Employer Cannot Install GPS on Vehicles Without First Bargaining with the Union
On June 30, 2015, public sector workers across Massachusetts won an important victory at the Department of Labor (‘DLR’). In the case of City of Springfield and AFSCME, MUP-12-2466, the DLR held that the city of Springfield could not install GPS tracking devices on employee vehicles without first bargaining with the employees’ union—the AFSCME, Council 93. You can read the full decision here: http://www.mass.gov/lwd/labor-relations/recent-decisions/2015-decisions/june-2015/mup-12-2466-cerb-decision.pdf. Moving forward, this decision will help unions to better protect employees on how GPS information is used and what circumstances GPS information will be accessed.
This dispute began in 2012, when the city of Springfield began secretly installing GPS tracking devices on public utility vehicles. These devices allowed the city to determine employees’ work locations, idle time, speed, distances driven, and number of stops—all in real time. Before these devices were installed, the city had no way of gathering this information and did not require employees to report it.
The DLR held that these devices were illegal because they altered an existing condition of employment without first bargaining with the employees’ union. These devices altered an existing condition of employment because they “plainly changed the type and amount of information” available to the city. On these grounds, the DLR distinguished this case from two previous cases: City of Worcester, MUP-05-4409 (2007) and Duxbury School Committee, 25 MLC 22 (1998).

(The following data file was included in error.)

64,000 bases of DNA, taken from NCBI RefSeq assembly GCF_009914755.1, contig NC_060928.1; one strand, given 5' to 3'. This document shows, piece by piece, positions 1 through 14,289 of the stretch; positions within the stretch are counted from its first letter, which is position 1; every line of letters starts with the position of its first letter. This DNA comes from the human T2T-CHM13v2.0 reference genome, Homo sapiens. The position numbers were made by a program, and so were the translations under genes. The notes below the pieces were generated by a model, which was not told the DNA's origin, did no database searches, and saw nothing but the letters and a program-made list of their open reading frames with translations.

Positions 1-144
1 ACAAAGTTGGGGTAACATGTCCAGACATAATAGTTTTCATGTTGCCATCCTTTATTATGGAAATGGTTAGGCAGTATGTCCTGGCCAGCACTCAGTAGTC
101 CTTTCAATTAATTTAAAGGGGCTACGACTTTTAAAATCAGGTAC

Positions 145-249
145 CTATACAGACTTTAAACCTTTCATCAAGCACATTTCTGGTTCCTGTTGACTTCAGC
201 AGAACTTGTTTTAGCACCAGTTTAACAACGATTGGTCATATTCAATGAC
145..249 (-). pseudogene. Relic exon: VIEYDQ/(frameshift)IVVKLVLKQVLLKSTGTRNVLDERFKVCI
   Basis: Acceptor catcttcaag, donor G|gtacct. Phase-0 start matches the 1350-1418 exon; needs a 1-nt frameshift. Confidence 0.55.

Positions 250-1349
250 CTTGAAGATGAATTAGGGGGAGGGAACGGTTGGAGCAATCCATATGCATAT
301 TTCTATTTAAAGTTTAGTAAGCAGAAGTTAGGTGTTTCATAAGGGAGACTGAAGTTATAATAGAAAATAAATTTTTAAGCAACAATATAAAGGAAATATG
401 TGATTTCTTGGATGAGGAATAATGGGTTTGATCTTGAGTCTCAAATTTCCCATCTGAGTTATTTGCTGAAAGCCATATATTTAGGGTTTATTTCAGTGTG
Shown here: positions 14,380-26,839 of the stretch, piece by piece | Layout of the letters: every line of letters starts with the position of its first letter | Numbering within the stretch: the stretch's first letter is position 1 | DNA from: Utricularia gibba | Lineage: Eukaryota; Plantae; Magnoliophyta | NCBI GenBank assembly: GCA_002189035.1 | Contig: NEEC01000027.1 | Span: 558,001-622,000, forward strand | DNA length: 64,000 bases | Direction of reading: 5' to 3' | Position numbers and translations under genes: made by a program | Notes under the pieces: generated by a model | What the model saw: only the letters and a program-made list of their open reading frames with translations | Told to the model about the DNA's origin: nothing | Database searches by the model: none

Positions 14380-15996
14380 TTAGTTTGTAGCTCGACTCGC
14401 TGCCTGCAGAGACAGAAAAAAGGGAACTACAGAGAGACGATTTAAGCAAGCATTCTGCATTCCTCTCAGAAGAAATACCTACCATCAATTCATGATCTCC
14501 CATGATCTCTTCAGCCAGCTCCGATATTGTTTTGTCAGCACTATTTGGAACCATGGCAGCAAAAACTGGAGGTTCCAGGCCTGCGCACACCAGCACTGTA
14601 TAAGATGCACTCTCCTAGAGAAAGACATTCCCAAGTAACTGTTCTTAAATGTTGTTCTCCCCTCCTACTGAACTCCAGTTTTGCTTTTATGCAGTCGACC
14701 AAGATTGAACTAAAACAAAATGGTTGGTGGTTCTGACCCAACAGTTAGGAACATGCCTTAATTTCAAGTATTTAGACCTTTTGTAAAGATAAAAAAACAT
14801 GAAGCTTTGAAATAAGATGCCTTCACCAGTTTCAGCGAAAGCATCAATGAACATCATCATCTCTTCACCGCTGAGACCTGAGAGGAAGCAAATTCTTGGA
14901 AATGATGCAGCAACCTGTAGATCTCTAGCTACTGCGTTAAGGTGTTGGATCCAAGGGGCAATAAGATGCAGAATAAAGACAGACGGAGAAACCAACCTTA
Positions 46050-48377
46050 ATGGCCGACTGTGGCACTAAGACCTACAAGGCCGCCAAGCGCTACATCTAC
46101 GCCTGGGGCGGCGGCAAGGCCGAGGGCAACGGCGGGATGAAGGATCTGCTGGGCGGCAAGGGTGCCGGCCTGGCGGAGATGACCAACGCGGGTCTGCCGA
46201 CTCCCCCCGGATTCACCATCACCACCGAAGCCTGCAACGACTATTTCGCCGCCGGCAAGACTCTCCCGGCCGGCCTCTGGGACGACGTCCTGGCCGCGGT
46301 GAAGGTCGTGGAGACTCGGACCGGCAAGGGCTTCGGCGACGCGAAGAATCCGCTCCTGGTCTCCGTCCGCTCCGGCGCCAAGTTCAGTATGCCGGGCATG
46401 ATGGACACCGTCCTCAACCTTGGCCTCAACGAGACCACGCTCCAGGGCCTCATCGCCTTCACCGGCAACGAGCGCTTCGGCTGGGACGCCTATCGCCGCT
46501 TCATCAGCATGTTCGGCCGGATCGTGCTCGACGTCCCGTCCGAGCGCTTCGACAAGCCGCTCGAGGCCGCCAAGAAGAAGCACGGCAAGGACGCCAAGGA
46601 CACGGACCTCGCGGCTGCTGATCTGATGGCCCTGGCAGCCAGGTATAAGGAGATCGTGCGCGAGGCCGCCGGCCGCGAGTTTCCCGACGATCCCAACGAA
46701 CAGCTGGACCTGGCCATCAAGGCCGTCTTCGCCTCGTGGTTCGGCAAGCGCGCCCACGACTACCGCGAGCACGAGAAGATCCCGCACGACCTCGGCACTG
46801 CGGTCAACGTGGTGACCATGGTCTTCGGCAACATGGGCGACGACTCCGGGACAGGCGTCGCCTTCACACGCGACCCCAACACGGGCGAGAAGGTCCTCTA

Massachusetts Lawyers Weekly interviewed Jennifer Rubin, a partner at Sandulli Grace, about the case. She explained that this decision is a “big deal”. It is the first time that a case in Massachusetts has held that the decision to implement GPS devices, and the impacts of that decision is something that unions must be given the opportunity to bargain. Attorney Rubin also added even if a public employer had previously monitored employees in some manner, unions should still demand to bargain if the employer considers installing GPS devices “because the decision says if the type or amount of information tracked by the GPS is different from before, that could form the basis for a bargaining obligation.”
This case represents an important victory about the employer’s bargaining obligations. As new technology continues to alter the employer-employee relationship, we should always remember the importance of protecting the employee’s privacy and how that information that is produced by that new technology is used.